In a document seeking final approval for the Winona bridge project the Minnesota Department of Transportaton (Mn/DOT) stated that historic impact and migratory bird concerns drove its decision to select the concrete box girder bridge type over arch and cable stay designs. That assertion comes despite historic preservation officials' opposition to the concrete box design and the example of other Mississippi River bridge projects, such as Hastings, where migratory bird concerns posed little problem for arch bridges.
The cost savings realized by selecting the cheapest option was a bonus, but not a deciding factor, Mn/DOT wrote in its Environmental Assessment for the project. At local public meetings, financial concerns figured more prominently in explanations of the bridge type choice. Mn/DOT does not have enough money for anything other than the concrete box girder bridge, Project Engineer Terry Ward told Winonans.
Last month, Mn/DOT announced plans to propose the cheapest option for another upcoming Winona infrastructure project: the Gilmore Avenue and Highway 61 intersection. In past public meetings, after indications that Mn/DOT might pursue the "minimum build option" for that project, citizens criticized Mn/DOT District Six for spending lavishly in Rochester and skimping on Winona.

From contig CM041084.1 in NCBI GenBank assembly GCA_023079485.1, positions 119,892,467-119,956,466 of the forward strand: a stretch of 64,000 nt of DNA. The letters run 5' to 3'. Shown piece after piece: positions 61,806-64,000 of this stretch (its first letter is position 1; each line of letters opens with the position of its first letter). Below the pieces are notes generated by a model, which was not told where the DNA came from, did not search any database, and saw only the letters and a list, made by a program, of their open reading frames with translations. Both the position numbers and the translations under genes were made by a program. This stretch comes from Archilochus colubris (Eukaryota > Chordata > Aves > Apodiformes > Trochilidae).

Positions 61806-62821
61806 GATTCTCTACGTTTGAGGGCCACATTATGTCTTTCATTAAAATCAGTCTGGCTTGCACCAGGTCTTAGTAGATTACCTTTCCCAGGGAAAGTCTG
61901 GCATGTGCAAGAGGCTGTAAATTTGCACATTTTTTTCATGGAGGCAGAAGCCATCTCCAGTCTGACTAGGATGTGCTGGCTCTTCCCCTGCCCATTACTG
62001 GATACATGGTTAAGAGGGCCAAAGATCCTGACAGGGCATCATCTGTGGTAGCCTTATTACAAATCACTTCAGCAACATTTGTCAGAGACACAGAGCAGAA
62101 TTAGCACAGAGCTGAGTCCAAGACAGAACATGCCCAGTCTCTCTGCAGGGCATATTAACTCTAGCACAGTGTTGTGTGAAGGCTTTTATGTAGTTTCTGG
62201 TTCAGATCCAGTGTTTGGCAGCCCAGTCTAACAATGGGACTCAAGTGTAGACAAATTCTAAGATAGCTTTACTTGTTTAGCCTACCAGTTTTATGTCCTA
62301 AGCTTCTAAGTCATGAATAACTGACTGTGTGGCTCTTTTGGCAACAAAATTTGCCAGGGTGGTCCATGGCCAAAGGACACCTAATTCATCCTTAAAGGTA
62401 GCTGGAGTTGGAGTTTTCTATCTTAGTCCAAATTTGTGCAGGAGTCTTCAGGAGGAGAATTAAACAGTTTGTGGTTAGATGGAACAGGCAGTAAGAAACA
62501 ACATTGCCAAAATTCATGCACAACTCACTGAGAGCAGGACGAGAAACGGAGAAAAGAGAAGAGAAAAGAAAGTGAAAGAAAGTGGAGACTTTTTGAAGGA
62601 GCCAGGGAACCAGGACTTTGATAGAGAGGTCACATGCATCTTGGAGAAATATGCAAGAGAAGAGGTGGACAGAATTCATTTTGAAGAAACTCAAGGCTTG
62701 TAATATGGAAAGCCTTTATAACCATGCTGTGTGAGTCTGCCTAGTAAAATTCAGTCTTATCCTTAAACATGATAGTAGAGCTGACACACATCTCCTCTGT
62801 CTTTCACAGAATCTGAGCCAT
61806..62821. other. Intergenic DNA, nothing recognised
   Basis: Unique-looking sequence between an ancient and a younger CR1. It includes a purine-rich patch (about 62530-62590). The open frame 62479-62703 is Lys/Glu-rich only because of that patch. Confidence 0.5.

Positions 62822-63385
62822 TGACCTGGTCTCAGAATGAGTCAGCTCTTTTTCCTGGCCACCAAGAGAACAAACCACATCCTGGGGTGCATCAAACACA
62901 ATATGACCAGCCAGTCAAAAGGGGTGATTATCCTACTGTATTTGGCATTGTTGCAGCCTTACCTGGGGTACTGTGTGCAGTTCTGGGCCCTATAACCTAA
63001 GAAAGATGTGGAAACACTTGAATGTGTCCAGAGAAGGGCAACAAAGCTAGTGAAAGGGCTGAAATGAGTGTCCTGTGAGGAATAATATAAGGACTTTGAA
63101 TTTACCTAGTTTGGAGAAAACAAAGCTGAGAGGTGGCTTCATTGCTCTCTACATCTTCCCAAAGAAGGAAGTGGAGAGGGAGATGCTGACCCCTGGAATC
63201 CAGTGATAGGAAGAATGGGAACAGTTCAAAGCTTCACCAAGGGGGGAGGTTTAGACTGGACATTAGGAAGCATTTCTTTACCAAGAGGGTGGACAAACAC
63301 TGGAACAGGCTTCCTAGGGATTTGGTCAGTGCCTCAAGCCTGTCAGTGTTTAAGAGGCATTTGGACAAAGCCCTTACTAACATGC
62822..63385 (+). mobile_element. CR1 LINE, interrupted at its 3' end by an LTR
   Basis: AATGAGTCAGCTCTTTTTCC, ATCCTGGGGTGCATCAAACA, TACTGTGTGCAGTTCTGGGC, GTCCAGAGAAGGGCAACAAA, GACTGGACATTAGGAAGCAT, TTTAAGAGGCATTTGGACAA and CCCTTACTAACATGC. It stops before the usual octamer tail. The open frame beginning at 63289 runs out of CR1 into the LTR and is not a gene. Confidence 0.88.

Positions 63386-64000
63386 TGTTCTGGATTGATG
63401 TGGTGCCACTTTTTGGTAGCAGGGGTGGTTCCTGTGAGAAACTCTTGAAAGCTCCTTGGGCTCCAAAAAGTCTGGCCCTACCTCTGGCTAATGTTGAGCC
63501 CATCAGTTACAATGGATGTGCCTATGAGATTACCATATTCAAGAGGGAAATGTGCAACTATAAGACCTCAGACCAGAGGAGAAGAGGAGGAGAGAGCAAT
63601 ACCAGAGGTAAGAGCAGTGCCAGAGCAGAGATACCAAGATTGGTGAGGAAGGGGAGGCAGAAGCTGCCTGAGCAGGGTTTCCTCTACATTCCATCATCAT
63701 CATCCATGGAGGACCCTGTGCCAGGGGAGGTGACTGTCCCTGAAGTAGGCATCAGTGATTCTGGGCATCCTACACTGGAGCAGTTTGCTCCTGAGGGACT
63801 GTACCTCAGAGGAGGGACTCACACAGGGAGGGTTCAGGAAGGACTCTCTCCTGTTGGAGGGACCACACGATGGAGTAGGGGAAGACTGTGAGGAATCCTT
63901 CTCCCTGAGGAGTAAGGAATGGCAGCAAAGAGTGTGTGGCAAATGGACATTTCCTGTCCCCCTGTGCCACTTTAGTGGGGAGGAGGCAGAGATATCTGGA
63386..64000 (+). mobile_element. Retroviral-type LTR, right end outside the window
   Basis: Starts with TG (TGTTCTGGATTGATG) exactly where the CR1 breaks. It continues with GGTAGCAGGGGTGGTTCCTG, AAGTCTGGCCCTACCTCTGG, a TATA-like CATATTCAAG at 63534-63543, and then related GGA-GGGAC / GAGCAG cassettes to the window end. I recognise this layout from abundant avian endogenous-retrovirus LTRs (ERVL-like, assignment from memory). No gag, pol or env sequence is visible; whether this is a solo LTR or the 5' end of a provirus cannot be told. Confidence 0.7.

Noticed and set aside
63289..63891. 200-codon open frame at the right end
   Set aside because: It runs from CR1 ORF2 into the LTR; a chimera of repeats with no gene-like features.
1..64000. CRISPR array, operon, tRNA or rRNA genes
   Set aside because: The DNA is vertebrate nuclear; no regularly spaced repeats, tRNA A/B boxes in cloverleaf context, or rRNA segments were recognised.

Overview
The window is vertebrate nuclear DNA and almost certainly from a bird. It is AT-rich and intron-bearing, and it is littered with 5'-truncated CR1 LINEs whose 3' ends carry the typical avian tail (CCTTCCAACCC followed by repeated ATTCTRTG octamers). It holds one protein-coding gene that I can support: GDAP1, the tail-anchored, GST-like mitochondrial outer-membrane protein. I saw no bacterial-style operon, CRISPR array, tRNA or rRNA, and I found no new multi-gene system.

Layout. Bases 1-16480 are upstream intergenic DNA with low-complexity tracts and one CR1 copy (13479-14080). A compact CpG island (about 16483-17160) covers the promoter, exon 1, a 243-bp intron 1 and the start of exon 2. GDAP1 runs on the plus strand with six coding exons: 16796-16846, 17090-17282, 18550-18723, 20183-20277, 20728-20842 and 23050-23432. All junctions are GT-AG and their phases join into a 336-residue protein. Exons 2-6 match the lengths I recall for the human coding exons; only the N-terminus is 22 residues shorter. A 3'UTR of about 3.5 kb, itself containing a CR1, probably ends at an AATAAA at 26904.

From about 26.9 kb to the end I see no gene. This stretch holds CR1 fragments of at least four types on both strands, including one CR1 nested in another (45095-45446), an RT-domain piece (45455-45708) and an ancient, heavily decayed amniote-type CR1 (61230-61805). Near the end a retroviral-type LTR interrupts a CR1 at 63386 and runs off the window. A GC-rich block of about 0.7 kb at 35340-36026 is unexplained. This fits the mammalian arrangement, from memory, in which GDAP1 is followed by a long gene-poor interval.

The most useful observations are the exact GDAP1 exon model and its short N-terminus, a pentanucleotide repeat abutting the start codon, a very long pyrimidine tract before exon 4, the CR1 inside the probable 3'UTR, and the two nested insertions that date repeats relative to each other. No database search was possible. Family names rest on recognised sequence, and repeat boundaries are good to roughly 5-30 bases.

Mn/DOT employs historians who have authority over determining whether the agency followed historic requirements under the National Environmental Policy Act (NEPA). Mn/DOT is required to consult with the Minnesota State Historic Preservation Office (SHPO), but it does not have to listen, as evidenced by letters between the agencies. When discussing historic impact in local meetings and in its Environmental Assessment, Mn/DOT repeatedly stated that SHPO concurs with Mn/DOT historians that the concrete box girder meets federal standards. That statement glosses over SHPO statements decrying the box girder as "unattractive and obstructive" and "constrained and unpleasant," warned against its impact on the historic views of and from the current bridge, and advocated for an arch bridge.
After Mn/DOT historians seemingly overstated the added cost of an arch bridge — saying it would cost "many tens of millions of dollars more than the girder type" while estimates released later indicated it would cost $14 million more — and stressed concerns over migratory birds, SHPO backed down, honoring Mn/DOT's need to consider financial concerns and follow environmental regulations.
Mn/DOT historians also asserted that arch and cable stay bridges would not meet historic standards because they would be more visually prominent than a concrete box girder bridge. SHPO's head, Deputy State Historic Preservation Officer Barbara Howard, opposed Mn/DOT on that determination, saying that arch and cable stay bridges did meet standards and were preferable to the concrete box girder. Unlike recent bridge projects in other communities where local historic preservation groups were consulted, Mn/DOT officials did not meet with the Winona Historic Preservation Commission to discuss the recommended bridge layout.